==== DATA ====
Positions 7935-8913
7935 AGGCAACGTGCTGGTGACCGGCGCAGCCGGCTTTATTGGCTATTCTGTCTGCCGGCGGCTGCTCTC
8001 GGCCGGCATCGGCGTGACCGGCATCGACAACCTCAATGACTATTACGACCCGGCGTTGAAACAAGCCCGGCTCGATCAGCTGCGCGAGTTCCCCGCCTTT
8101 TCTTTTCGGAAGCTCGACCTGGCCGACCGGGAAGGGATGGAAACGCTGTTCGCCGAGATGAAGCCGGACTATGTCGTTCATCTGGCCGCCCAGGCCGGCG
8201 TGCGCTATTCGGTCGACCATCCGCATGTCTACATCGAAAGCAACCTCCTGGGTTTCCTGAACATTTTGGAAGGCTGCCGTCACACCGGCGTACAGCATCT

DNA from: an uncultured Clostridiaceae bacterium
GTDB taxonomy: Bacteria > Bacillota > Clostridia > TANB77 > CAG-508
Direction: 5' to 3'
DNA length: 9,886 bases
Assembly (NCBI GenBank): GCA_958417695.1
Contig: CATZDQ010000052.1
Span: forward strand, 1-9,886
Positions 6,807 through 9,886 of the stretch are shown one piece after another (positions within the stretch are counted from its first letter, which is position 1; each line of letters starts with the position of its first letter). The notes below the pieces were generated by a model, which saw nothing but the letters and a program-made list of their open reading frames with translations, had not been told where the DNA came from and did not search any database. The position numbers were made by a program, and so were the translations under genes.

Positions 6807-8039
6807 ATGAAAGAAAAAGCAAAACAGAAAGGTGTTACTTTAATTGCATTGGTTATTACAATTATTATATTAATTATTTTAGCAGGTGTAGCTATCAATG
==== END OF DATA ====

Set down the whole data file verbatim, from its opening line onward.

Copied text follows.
Positions 7935-8913
7935 AGGCAACGTGCTGGTGACCGGCGCAGCCGGCTTTATTGGCTATTCTGTCTGCCGGCGGCTGCTCTC
8001 GGCCGGCATCGGCGTGACCGGCATCGACAACCTCAATGACTATTACGACCCGGCGTTGAAACAAGCCCGGCTCGATCAGCTGCGCGAGTTCCCCGCCTTT
8101 TCTTTTCGGAAGCTCGACCTGGCCGACCGGGAAGGGATGGAAACGCTGTTCGCCGAGATGAAGCCGGACTATGTCGTTCATCTGGCCGCCCAGGCCGGCG
8201 TGCGCTATTCGGTCGACCATCCGCATGTCTACATCGAAAGCAACCTCCTGGGTTTCCTGAACATTTTGGAAGGCTGCCGTCACACCGGCGTACAGCATCT

DNA from: an uncultured Clostridiaceae bacterium
GTDB taxonomy: Bacteria > Bacillota > Clostridia > TANB77 > CAG-508
Direction: 5' to 3'
DNA length: 9,886 bases
Assembly (NCBI GenBank): GCA_958417695.1
Contig: CATZDQ010000052.1
Span: forward strand, 1-9,886
Positions 6,807 through 9,886 of the stretch are shown one piece after another (positions within the stretch are counted from its first letter, which is position 1; each line of letters starts with the position of its first letter). The notes below the pieces were generated by a model, which saw nothing but the letters and a program-made list of their open reading frames with translations, had not been told where the DNA came from and did not search any database. The position numbers were made by a program, and so were the translations under genes.

Positions 6807-8039
6807 ATGAAAGAAAAAGCAAAACAGAAAGGTGTTACTTTAATTGCATTGGTTATTACAATTATTATATTAATTATTTTAGCAGGTGTAGCTATCAATG